Lianne La Havas: Lianne La Havas (Nonesuch) Review | Under the Radar - Music Magazine
Saturday, August 8th, 2020  

Lianne La Havas

Lianne La Havas


Jul 16, 2020 Web Exclusive Bookmark and Share

Fans of British singer/songwriter Lianne La Havas’ 2015 album Blood have been waiting for five years for the follow up. Those years were hard fought for La Havas. Her deft guitar playing and soaring vocals may have earned her fans ranging from Coldplay to Prince in that time, yet the journey towards her newest record was far from easy. Following her sophomore record, intense touring, self doubt, and the loss of family members and mentors all took their toll. Fortunately, her persistence has resulted in Lianne La Havas, a thoroughly authentic and confident work that shows La Havas at her most open. 

The album has a vital, live feel to the performances, capturing the energy of a sun-drenched friendly jam session more than a meticulously polished studio product. La Havas describes the process as liberating. As her first self-produced album, made with her own band, it captures La Havas’ singular vision for her music; it is both a product of close collaboration and one of refreshing honesty. She chose to work with longtime collaborators and friends such as co-producer Mura Masa. It creates an exceedingly genuine voice to the record. 

La Havas’ voice and guitar playing continue to be the main attraction here. While she is able to bring out intimate and moving grooves on “Seven Times” and “Paper Thin,” she shows herself to be an absolute powerhouse on “Bittersweet” and “Sour Flower.” Her warm guitar style is equally adaptable. She draws from vintage soul on “Read My Mind” while finding a tropical guitar sound on “Green Papaya,” that is both deeply romantic and candid in its sensuality. She sings, “Found heaven in you/Promise to be pure and true” before inviting the subject to “Take me home/Let’s make real love.”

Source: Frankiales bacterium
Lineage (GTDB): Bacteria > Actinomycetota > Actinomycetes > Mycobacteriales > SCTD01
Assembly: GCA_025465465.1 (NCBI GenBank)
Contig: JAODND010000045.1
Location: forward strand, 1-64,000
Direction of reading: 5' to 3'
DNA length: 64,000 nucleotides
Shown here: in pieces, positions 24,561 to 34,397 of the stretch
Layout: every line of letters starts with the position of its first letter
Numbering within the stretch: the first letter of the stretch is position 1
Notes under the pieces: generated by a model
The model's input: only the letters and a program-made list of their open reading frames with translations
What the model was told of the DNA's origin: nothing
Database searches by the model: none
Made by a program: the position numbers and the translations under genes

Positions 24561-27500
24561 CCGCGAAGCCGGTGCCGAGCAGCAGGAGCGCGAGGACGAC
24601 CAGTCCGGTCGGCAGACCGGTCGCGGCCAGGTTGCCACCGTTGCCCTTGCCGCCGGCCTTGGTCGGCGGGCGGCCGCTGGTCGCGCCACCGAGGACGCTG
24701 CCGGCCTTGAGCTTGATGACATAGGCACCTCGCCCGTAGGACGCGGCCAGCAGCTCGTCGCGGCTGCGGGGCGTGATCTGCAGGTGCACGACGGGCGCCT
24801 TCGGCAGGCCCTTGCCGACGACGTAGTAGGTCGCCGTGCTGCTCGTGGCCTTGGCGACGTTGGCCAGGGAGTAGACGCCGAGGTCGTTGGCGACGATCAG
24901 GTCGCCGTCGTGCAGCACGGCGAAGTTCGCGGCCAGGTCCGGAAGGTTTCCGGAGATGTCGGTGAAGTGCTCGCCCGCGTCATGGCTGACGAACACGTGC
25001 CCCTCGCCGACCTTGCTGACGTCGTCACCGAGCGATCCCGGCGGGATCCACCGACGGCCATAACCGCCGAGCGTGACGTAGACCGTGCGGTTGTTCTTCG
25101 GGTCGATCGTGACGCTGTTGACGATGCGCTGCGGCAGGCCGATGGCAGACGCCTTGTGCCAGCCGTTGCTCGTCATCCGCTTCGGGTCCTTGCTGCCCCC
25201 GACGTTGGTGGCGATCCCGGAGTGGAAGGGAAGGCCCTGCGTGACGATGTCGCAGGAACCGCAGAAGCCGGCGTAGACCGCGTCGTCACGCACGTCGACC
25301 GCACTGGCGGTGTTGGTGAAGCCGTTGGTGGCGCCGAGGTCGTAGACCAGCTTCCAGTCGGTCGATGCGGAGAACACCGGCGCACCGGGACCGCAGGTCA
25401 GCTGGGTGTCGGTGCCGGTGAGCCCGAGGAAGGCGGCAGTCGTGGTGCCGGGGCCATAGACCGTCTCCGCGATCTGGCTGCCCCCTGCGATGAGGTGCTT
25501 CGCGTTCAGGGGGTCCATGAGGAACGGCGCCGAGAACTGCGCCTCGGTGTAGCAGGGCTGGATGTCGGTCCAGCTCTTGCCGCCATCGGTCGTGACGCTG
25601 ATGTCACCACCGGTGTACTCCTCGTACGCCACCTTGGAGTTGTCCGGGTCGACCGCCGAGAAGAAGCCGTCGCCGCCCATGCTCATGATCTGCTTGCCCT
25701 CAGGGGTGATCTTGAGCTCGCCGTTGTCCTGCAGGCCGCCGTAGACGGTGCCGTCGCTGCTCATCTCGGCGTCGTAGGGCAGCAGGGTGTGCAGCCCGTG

She also perfectly channels art rock on her shadowy cover of Radiohead’s “Weird Fishes.” By replacing the song’s guitar arpeggios with eerie synths La Havas makes the introduction of her guitar in the song’s iconic climax all the more effective. Indeed, La Havas describes the cover as the origin point for the album’s organic sound. It is easy to see why that was the case. The intersection of styles and lively energy elevates La Havas’ take on the song to stand aside the original. 

La Havas brings an easy sense of assuredness to the record, opening by declaring on “Bittersweet,” “Bittersweet summer rain/I’m born again.” In the five intervening years between Blood and Lianne La Havas, La Havas cultivated a hard fought maturity that has her sounding more comfortable in her own skin than ever. That confidence is captivating and powerful on “Sour Flower” when La Havas asserts her own independence amidst a soaring vocal performance. It perfectly captures the back porch summer feel of the record and La Havas’ unguarded authenticity that makes the five year wait for the record worth it. 

Lianne La Havas is a different woman than the one who wrote Blood. Every year of growth can be heard on this record, in her voice and her lyrics. The album takes La Havas’ struggles and losses and turns them into a display of the most true version of herself and her artistic vision. Yet she does so with such comforting ease and easygoing style that it is immediately accessible to even new listeners. In creating a record that is so unabashedly true to herself La Havas delivers her best work yet. (

Author rating: 8.5/10

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Average reader rating: 7/10


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